Life improves in care for most young people
Most children in care feel that the intervention has improved their life
Published on 20th February 2018
Going into care has improved the life of most children in the care system, a study has found.
While most research focuses on the negative outcomes of going into care such as lower educational attainment, the our Lives, our Care survey by Coram Voice and the University of Bristol found that being looked after was a positive intervention for most children in care.
“The majority of children (83%) emphasised that being in care had improved their lives and that overall they had moderate levels of subjective well-being. Importantly, a larger proportion felt safer in their placements and liked school more than did children in the general population,” said the report.
The survey, which asked 2,263 children and young people aged between four and 18 about their experiences of being in care, noted that it was ‘surprising’ to see that the mean score on a scale that measured positivity about the future was close to the national mean score. While it might be expected that looked after young people would be more anxious about their future prospects, the survey showed that did not appear to be the case.
The majority of looked after children reported that they felt happy. Younger children felt happier than did older children – although this is reflected in national studies as well-being tends to reduce during the teenage years and then increase again in early adulthood.
The pattern identified in national data of more girls reporting lower well-being in comparison with boys, was also seen in looked after young people but amplified. Nearly a quarter of girls were dissatisfied with their lives and 26% scored four or less on two or more of the well-being scales.
Many of the girls who completed the survey did not like their appearance. Lack of physical confidence may reflect a general lack of self-esteem, or result from the experience of neglect and abuse and/or feelings that they had less access to makeup and fashionable clothes.
The survey found that girls seemed to feel the stigma of care more deeply than did boys. They were more likely to comment on how being in care made them feel different. The report said the findings raise important questions about difference in caring for girls and boys and suggest that a more ‘gender aware’ approach needs to be taken.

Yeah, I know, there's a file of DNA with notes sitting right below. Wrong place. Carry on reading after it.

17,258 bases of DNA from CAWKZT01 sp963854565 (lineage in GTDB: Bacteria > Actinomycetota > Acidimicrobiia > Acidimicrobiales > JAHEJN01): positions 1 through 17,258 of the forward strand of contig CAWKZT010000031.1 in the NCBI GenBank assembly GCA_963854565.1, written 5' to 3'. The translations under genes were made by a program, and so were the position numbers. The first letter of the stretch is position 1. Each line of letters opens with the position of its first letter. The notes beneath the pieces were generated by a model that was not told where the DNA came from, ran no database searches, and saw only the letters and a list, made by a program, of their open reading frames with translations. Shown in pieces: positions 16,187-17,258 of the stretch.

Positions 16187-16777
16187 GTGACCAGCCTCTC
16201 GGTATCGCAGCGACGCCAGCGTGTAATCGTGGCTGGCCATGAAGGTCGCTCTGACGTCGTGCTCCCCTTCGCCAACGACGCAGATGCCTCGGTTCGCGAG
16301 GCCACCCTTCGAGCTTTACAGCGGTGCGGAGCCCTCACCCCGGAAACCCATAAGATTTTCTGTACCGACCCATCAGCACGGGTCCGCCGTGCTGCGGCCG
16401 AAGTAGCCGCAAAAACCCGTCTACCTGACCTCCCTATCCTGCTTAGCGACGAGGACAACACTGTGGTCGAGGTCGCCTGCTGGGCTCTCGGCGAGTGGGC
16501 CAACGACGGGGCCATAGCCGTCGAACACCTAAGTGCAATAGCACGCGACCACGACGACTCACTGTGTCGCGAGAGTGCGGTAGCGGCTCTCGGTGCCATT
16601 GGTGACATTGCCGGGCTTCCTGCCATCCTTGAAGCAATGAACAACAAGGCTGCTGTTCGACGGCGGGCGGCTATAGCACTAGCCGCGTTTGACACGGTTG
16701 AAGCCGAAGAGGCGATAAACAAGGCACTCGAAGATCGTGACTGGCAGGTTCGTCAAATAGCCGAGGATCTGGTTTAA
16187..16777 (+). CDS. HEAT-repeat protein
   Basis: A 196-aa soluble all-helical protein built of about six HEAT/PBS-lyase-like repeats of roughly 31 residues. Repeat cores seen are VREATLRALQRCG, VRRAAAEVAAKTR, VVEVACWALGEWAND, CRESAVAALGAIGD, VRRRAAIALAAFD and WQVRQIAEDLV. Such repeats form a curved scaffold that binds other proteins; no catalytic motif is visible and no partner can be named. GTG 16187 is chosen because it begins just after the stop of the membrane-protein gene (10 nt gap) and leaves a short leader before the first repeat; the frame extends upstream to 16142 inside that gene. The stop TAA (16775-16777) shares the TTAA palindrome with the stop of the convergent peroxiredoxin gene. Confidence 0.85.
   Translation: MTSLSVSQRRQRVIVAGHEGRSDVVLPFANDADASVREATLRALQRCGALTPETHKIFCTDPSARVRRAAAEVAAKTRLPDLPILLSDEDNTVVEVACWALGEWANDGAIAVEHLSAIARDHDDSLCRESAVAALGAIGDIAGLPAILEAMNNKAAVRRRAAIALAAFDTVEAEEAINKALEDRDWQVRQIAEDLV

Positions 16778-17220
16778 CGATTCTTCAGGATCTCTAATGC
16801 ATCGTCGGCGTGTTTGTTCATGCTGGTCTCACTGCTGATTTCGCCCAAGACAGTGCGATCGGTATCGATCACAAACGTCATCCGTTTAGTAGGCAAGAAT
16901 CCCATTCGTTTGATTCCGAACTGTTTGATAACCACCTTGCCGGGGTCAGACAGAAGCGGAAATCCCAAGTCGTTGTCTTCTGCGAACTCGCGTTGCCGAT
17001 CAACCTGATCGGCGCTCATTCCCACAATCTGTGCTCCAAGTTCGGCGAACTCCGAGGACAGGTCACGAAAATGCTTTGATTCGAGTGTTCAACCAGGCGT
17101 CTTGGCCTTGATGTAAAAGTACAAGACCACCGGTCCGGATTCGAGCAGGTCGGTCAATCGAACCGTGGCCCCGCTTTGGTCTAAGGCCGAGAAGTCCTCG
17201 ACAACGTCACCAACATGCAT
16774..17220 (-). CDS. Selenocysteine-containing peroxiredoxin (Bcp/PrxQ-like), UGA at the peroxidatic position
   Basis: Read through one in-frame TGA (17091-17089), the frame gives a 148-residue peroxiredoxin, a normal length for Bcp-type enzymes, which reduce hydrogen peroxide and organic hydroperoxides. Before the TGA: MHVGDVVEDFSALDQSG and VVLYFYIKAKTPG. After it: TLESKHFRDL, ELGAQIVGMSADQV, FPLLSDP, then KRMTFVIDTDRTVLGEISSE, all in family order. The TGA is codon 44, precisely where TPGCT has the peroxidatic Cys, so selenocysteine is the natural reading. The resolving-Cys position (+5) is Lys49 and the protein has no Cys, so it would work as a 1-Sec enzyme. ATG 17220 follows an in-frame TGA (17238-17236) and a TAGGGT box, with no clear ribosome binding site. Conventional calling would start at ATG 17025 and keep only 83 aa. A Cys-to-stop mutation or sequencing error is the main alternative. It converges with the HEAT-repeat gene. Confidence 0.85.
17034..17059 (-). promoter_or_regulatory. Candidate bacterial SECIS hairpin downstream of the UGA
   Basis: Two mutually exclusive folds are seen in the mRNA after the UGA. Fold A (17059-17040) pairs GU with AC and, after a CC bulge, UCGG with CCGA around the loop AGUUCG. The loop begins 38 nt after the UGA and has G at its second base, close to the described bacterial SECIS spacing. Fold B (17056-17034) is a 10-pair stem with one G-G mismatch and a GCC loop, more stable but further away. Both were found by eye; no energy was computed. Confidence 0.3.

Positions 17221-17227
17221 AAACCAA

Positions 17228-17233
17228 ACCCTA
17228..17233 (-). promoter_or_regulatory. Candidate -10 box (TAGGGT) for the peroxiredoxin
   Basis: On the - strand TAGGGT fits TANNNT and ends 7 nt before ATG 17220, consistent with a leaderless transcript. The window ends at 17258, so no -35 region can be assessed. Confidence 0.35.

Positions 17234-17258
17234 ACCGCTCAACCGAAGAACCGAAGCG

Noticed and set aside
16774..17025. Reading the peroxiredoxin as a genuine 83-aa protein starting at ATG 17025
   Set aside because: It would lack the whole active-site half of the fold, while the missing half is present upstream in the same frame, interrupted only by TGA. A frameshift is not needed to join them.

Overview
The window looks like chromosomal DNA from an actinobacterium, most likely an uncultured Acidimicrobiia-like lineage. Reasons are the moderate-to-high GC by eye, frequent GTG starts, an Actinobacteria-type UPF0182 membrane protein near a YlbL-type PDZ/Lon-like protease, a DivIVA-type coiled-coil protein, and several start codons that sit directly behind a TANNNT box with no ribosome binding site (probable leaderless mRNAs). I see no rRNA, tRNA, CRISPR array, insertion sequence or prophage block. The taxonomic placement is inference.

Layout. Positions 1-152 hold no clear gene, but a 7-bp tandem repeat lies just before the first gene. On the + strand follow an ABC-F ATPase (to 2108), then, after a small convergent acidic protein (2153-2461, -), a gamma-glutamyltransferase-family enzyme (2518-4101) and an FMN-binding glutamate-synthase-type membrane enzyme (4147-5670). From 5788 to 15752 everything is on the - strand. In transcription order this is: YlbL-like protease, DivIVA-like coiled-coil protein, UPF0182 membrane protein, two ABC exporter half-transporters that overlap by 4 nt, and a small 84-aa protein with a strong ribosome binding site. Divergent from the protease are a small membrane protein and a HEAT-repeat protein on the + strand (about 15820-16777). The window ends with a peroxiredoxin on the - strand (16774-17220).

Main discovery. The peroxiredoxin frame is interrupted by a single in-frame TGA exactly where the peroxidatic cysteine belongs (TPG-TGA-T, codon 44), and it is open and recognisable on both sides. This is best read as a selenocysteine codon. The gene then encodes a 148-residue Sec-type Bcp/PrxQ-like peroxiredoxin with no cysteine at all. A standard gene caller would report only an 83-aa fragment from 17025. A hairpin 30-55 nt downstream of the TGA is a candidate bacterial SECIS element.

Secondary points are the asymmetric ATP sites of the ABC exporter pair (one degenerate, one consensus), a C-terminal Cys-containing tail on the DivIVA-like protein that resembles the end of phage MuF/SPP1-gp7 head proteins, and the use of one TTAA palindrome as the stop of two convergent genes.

The report also highlights that while the majority of children did understand why they were in care, the numbers of children who were unclear or confused were the younger children surveyed. Nearly a third of children (4-7yrs) thought they did not have a good understanding
The majority of respondents, 38%, had two social workers in the previous year. Thirty one per cent had three or more while 28% had one social worker. Three per cent had not had a social worker at all. The majority (83%) of all the children trusted their social worker although levels of trust decreased with the child’s age.
The report makes a number of recommendations and says all children and young people should be provided with age-appropriate accounts of why they are in care and the reasons for their contact plans with relatives.
Children and young people should also be involved in decisions around their care. Children need to feel involved rather than it being a paper exercise and need to feel that they are able to get in touch with their social workers and know that they have a right to speak to them on their own about any issues that affect their care.
The report highlights that young people felt the stigma of care and social workers and carers need to be mindful of how their actions and behaviours can inadvertently reinforce that stigma e.g. wearing badges and security passes when taking children out. Drawing attention to or identifying looked after children should be avoided unless absolutely necessary.
Each local authority should regularly measure their looked after children’s subjective well-being against the Bright Spots Well-Being Indicators, the report urges. Carers and social workers also need to be mindful of signs of low well-being and support children and young people to talk about their feelings.
Young people should also be encouraged to take part in activities and hobbies, including access to the outdoors. Taking part in activities/hobbies is important for developing self-esteem and provides the opportunity to do things with friends, the report adds.
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